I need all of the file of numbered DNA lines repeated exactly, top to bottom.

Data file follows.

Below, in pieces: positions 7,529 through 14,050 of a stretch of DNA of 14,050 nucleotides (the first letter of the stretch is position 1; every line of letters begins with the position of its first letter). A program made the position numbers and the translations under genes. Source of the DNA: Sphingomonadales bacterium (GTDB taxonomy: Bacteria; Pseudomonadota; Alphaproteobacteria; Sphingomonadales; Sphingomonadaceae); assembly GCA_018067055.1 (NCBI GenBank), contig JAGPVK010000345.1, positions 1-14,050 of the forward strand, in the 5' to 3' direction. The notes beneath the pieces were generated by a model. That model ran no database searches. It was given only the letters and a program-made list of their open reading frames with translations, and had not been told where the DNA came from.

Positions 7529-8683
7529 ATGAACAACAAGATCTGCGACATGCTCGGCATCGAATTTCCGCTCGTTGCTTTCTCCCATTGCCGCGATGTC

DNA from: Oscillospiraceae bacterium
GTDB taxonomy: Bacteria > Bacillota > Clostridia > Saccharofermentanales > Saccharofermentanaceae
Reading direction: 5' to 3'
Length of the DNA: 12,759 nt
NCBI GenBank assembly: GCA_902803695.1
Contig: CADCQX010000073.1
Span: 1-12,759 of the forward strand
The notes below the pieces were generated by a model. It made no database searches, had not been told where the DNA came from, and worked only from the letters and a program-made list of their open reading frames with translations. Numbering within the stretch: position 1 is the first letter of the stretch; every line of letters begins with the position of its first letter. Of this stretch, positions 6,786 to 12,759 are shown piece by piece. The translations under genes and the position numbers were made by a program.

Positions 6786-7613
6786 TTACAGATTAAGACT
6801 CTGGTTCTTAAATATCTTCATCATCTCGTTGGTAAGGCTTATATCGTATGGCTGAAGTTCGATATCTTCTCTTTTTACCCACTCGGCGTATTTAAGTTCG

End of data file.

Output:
Below, in pieces: positions 7,529 through 14,050 of a stretch of DNA of 14,050 nucleotides (the first letter of the stretch is position 1; every line of letters begins with the position of its first letter). A program made the position numbers and the translations under genes. Source of the DNA: Sphingomonadales bacterium (GTDB taxonomy: Bacteria; Pseudomonadota; Alphaproteobacteria; Sphingomonadales; Sphingomonadaceae); assembly GCA_018067055.1 (NCBI GenBank), contig JAGPVK010000345.1, positions 1-14,050 of the forward strand, in the 5' to 3' direction. The notes beneath the pieces were generated by a model. That model ran no database searches. It was given only the letters and a program-made list of their open reading frames with translations, and had not been told where the DNA came from.

Positions 7529-8683
7529 ATGAACAACAAGATCTGCGACATGCTCGGCATCGAATTTCCGCTCGTTGCTTTCTCCCATTGCCGCGATGTC

DNA from: Oscillospiraceae bacterium
GTDB taxonomy: Bacteria > Bacillota > Clostridia > Saccharofermentanales > Saccharofermentanaceae
Reading direction: 5' to 3'
Length of the DNA: 12,759 nt
NCBI GenBank assembly: GCA_902803695.1
Contig: CADCQX010000073.1
Span: 1-12,759 of the forward strand
The notes below the pieces were generated by a model. It made no database searches, had not been told where the DNA came from, and worked only from the letters and a program-made list of their open reading frames with translations. Numbering within the stretch: position 1 is the first letter of the stretch; every line of letters begins with the position of its first letter. Of this stretch, positions 6,786 to 12,759 are shown piece by piece. The translations under genes and the position numbers were made by a program.

Positions 6786-7613
6786 TTACAGATTAAGACT
6801 CTGGTTCTTAAATATCTTCATCATCTCGTTGGTAAGGCTTATATCGTATGGCTGAAGTTCGATATCTTCTCTTTTTACCCACTCGGCGTATTTAAGTTCG